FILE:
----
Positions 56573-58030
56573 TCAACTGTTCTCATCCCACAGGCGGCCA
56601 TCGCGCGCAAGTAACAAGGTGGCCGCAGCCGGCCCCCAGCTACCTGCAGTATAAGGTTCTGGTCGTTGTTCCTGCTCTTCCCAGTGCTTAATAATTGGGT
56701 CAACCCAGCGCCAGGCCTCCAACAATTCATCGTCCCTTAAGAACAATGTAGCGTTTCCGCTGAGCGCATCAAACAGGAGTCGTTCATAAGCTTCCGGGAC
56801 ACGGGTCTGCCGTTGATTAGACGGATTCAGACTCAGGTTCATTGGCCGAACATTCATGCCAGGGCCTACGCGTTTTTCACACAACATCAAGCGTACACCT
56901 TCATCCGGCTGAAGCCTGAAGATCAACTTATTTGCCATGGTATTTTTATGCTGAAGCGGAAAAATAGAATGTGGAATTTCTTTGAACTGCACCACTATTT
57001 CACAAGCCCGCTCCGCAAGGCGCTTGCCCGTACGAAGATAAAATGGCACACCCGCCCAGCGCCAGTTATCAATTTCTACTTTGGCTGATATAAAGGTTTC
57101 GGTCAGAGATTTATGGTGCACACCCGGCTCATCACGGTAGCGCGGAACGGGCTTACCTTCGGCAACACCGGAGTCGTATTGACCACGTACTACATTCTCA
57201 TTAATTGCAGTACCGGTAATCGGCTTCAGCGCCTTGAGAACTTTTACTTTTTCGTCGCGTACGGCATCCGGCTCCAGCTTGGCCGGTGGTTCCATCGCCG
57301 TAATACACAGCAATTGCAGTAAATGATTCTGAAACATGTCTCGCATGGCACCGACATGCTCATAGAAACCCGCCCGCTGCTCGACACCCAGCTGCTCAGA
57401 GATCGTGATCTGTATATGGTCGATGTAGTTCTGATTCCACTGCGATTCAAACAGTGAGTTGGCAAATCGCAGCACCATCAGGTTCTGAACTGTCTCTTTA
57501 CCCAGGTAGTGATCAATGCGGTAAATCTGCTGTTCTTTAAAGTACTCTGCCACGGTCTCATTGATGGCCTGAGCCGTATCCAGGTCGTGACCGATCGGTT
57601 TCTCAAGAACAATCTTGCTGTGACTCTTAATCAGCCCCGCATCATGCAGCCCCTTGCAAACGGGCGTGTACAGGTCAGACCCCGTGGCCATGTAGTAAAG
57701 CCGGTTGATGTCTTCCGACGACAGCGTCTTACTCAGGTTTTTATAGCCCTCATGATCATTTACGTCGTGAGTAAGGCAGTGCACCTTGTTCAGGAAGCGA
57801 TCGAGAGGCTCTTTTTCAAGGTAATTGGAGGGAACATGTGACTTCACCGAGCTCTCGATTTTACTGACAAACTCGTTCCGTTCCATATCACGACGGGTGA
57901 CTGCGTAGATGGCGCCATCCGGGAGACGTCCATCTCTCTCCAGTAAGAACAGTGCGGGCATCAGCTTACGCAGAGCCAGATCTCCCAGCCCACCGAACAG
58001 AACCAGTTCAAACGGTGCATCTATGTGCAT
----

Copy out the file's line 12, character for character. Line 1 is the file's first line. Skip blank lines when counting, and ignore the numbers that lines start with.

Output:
57501 CCCAGGTAGTGATCAATGCGGTAAATCTGCTGTTCTTTAAAGTACTCTGCCACGGTCTCATTGATGGCCTGAGCCGTATCCAGGTCGTGACCGATCGGTT